Stonehenge

Stonehenge

For the next few weeks we’ll be doing a serious of Sketchbook entries while Warren focuses on being an artist. Jacob has contributed by adding his own history notes when appropriate, providing some background to the images. We hope you enjoy this series of sketches.

Stonehenge

By Warren Cullar

Stonehenge is a colossal mystery. This architectural feat was on my list to see since my freshman year in college. Inspired by Professor Sasser who showed us photos of her standing at the base of several of the wonders of the world, I dreamed of someday seeing such places. I finally saw Stonehenge in May of 2001.

Stonehenge is so awesome. It minimizes man. Around 2500 BC, 82 large, rough-hewn bluestone monoliths were moved from southwestern Wales to design an altar or calendar. It confirms the will and determination of mankind. Anything is possible. Each stone weighs about 5 tons and was placed approximately 6 feet apart. To draw Stonehenge from several angles gave me a great deal of pleasure and inspiration. It is austere, magical, mystical, and mysterious.

Stonehenge, England

Stonehenge, England

Jacob’s History Lesson:

Stonehenge is one of those mysterious sites dating so far back into the mists of time we can’t really be sure when it started. Archaeological evidence suggests it was a burial site as far back as 8000 BC, even before the monument itself was built. The henge itself is a mystery to this day. Theories about its purpose range from the practical – a place of worship, a calendar, or a monument – to the downright outrageous – an alien landing or a relic of Atlantis. We’ll probably never really know why it was built, but we can still marvel how stone-age men with nothing more than flint tools were able to quarry, cut, haul and assemble these enormous stones.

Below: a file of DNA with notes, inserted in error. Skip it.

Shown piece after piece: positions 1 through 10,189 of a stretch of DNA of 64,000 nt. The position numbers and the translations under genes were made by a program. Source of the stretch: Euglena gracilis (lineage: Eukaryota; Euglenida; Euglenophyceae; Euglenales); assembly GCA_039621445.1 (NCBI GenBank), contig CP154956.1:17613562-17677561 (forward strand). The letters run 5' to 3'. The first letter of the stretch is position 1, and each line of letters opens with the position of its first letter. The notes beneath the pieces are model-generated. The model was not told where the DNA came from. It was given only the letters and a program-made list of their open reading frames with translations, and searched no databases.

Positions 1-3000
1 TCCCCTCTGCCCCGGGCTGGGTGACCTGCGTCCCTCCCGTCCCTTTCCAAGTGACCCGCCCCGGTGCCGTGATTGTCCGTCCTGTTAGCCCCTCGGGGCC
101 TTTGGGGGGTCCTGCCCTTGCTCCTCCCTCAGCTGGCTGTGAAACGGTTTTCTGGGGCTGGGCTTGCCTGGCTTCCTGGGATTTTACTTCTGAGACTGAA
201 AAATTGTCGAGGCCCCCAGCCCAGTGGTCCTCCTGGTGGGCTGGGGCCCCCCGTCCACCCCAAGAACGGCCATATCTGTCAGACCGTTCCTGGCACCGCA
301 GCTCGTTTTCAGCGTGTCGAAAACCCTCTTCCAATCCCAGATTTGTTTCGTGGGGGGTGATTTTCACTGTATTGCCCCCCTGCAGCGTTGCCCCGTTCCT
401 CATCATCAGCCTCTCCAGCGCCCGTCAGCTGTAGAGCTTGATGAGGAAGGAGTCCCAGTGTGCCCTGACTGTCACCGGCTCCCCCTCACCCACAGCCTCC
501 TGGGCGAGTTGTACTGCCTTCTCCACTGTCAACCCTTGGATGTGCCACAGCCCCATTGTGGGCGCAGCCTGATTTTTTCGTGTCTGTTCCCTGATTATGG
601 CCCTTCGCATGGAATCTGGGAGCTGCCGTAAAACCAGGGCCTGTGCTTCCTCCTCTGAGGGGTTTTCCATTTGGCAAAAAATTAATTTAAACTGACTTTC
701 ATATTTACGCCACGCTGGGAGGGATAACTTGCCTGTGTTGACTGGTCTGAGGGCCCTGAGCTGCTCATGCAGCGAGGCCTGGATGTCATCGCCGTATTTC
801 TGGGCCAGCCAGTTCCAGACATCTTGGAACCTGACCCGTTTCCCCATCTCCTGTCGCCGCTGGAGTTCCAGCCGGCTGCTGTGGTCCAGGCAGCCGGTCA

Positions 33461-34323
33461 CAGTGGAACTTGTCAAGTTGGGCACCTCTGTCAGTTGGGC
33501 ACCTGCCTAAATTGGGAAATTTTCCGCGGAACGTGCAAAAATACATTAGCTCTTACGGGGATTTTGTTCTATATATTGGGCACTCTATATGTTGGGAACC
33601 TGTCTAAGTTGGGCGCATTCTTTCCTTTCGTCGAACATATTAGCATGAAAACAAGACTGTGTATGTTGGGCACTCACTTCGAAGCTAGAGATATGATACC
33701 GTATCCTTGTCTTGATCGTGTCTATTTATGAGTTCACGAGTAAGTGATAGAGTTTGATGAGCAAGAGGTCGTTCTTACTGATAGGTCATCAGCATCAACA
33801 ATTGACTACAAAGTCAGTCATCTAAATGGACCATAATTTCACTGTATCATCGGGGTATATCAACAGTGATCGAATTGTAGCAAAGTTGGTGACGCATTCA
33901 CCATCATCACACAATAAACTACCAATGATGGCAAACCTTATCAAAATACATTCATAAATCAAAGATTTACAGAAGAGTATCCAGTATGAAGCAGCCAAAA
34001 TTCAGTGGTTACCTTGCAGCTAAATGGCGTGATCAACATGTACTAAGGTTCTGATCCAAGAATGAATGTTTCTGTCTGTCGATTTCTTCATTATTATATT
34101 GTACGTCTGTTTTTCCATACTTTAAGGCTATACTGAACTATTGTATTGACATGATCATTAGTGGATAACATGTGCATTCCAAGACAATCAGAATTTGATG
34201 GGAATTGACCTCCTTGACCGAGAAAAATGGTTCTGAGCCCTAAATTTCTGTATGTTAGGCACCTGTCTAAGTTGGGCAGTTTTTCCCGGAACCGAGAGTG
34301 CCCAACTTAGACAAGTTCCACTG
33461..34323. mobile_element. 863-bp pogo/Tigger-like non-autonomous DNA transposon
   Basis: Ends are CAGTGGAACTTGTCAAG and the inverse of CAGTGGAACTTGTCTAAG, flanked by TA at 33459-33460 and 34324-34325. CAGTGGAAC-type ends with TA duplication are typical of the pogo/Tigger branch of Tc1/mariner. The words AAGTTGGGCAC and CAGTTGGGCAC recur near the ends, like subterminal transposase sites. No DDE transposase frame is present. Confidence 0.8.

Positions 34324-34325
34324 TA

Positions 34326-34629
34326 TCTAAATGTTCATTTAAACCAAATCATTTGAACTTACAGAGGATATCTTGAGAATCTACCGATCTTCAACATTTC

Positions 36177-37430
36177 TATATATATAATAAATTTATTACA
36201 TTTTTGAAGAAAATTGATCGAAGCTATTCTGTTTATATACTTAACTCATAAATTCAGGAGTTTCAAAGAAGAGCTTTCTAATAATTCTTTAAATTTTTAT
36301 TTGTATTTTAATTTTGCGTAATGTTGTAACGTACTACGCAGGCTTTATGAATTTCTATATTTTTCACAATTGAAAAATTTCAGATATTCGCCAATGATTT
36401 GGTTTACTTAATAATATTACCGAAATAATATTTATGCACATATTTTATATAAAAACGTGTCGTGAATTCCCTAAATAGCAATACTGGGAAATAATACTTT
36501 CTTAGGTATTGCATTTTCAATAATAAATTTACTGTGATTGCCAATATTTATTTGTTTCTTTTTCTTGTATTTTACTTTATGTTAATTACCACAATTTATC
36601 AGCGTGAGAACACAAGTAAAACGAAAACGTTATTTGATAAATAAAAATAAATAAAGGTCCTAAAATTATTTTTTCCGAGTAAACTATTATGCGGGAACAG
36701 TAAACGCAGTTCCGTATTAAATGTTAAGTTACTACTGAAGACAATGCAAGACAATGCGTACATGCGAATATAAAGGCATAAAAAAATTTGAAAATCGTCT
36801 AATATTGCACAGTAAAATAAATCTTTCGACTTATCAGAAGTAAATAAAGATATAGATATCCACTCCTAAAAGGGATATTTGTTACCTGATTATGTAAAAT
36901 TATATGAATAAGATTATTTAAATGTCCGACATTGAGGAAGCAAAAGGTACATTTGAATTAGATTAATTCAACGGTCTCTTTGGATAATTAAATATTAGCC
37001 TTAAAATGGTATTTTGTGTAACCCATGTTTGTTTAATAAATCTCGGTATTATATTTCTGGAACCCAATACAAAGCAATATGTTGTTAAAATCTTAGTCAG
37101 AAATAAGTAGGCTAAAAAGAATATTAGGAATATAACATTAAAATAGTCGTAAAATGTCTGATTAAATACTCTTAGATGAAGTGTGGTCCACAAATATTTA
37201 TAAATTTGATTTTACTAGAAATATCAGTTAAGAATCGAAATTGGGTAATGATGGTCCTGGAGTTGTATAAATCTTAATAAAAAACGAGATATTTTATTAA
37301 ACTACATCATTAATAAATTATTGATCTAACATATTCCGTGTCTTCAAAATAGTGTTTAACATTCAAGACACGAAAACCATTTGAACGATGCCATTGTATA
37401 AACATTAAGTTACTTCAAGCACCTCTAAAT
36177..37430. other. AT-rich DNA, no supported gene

Stonehenge as it might have been at the height of its glory. The stones marked in Blue are all that remains standing today.

Stonehenge as it might have been at the height of its glory. The stones marked in Blue are all that remains standing today.

Next week we’ll be looking at Matisse’s Backs, a collection of sculptures made over Matisse’s lifetime and an inspiration for some of Warren’s sketches.

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